Integrity is possibly the most important trait you should possess. Employees must be treated equally and fairly, as should every customer and vendor. You must remain professional at all times, using diplomacy and tact to discipline undesirable behavior. In addition, you must always lead by example.
Here are some tips for building respect:
- Set the example — be certain that you remain in compliance with all company policies.
- Keep a positive attitude. If your employees are to stay positive you must set the example.
- Smile and be cheerful, but do not tell jokes or play pranks.
- Remain professional and somewhat impersonal at all times.
- Do not share personal matters with any employee.
- Do not give advice regarding personal matters – refer employees to professional counseling.
It is imperative that you hire honest, hard working individuals with proven track records – not just any warm body that walks through the door. Never lower your standards to fill a position – your other employees will question your integrity and resent you for hiring a problem that they have to deal with on the job. It is your responsibility to hire individuals who can easily adapt to your company policies. Therefore, you must obtain a complete history on your job candidates. Be certain that your application forms request employment history for the past 20 years – include the statement “Attach additional sheets if necessary” on your application.
Thoroughly check references. When calling references, ask for “Human Resources” instead of the person listed on the application (some applicants will list a “friend” – not management.) If Human Resources can only provide the dates of employment, ask if the applicant is re-hirable. Then ask if the person listed as a reference on the application is qualified to by the company to be a reference.
A stable work history and home life are essential elements required of your staff. Obviously if the applicant has not held a job for at least one year, nor has viable reasons for terminations, the potential for problems in your company are high. Of course there are exceptions; certain young people may make exceptional employees, but have no substantial work history. In this case you should check school references and religious leaders, then go with your gut feelings.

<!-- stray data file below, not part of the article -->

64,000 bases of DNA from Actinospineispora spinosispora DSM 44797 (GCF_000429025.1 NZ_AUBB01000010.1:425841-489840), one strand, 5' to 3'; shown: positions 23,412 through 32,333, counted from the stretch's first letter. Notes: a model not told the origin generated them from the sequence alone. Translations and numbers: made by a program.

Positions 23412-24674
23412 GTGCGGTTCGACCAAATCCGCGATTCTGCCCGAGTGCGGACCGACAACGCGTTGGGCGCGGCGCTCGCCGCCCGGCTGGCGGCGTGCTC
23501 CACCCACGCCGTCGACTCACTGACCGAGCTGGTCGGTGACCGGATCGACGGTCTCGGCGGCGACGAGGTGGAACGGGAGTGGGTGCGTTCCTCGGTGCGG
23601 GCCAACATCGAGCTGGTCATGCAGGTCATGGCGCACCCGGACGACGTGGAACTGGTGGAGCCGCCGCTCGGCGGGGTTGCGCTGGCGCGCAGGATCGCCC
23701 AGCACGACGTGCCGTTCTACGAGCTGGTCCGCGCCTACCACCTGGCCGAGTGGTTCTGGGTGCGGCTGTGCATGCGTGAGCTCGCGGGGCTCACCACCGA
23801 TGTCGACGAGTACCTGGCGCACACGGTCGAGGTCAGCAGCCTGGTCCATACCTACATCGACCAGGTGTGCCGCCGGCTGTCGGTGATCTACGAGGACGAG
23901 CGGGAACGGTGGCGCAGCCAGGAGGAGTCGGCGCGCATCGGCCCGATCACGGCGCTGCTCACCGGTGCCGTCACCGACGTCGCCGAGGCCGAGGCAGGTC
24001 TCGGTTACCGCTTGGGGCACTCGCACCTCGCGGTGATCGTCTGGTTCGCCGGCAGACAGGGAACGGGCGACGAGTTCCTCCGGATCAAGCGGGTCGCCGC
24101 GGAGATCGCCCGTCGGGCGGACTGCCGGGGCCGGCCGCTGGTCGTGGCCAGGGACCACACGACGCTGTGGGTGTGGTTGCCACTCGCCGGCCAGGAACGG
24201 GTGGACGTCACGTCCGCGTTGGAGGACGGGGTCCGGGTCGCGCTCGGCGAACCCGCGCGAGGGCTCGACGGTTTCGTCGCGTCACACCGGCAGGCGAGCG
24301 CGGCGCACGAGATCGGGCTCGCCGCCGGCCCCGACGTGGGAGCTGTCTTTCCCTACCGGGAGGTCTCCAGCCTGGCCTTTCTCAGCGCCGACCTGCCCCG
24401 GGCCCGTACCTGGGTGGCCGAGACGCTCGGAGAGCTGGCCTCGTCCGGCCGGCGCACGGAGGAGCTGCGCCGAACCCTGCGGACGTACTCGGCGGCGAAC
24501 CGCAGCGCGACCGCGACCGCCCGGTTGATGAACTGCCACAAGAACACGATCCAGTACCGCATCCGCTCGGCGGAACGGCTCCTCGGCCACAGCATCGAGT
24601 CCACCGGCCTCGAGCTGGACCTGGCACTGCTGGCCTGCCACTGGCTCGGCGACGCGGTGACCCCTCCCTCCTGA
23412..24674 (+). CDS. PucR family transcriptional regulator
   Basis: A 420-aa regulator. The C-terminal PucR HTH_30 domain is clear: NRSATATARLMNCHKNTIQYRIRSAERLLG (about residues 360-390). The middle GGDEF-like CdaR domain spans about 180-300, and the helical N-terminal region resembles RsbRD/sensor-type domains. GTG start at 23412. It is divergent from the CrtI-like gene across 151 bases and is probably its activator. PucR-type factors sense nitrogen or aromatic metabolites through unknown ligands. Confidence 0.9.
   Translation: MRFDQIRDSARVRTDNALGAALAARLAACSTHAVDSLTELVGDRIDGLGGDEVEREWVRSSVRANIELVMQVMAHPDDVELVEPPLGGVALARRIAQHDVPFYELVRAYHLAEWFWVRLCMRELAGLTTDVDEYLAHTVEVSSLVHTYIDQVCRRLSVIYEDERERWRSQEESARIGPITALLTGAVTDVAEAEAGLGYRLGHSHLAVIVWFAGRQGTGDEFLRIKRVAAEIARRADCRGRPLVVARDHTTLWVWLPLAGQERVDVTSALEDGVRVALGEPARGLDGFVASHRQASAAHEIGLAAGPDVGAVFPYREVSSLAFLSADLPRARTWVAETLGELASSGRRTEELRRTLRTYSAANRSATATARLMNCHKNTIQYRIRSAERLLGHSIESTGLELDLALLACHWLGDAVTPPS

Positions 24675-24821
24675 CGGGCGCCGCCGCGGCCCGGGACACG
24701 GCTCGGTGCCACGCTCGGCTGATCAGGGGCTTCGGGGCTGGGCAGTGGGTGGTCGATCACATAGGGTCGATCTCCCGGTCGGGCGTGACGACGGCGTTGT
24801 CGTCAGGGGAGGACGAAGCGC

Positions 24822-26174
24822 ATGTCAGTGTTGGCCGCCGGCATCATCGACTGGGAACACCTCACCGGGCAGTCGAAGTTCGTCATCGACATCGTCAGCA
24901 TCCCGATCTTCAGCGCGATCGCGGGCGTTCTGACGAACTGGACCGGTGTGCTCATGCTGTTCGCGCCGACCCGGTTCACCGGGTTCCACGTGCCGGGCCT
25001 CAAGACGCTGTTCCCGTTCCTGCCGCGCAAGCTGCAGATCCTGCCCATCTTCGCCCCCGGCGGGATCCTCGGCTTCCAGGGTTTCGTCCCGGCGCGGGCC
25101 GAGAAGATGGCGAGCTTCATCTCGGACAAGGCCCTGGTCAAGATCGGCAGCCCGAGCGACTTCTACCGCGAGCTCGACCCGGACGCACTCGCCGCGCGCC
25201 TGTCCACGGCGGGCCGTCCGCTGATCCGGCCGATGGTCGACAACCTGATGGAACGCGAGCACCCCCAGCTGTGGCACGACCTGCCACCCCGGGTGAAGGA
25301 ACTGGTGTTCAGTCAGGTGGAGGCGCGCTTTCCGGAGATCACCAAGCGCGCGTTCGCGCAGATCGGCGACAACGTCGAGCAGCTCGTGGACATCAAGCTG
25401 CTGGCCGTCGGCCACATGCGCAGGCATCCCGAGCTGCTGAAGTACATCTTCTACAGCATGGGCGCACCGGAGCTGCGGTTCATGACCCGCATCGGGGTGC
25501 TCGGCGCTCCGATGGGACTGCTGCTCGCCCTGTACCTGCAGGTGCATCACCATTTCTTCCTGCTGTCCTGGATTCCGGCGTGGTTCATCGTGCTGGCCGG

Provide Clear Direction
It is imperative to have an employee handbook which includes complete job descriptions and company policies, because without clear direction each employee will have a different perception of what their responsibilities are based upon their past work experiences and personal ethics. Warning certificates and regularly scheduled performance evaluations are essential management tools which assure compliance with company policies and procedures.
Evaluating performance is an essential part of your job. It is mandatory that you provide regularly scheduled performance reviews, and that they be filed in the employee’s personnel record for future reference. A formal evaluation should be conducted annually for all employees. New employees should have a formal evaluation at 6 weeks and 6 months.
It is of utmost importance that you give feedback based on specific standards and achievable goals to which all parties agree in advance. Therefore, an employee handbook must be provided to each new employee. The new employee must sign a compliance agreement which will be filed in their permanent record. Employees are then held accountable to follow every policy in the handbook, or they must resign. Should an employee be required to resign, then your personnel files will be proof to deny a claim against your company’s unemployment benefits account.
Part of the performance review is to set goals for the employee. Using the evaluation worksheet, comprise a list of improvements the employee must strive to accomplish before their next review. For example, goals for a cleaning technician might be to improve their attention to detail and increase their speed. Goals for the office assistant might include better accuracy in record keeping and improved efficiency of written communications.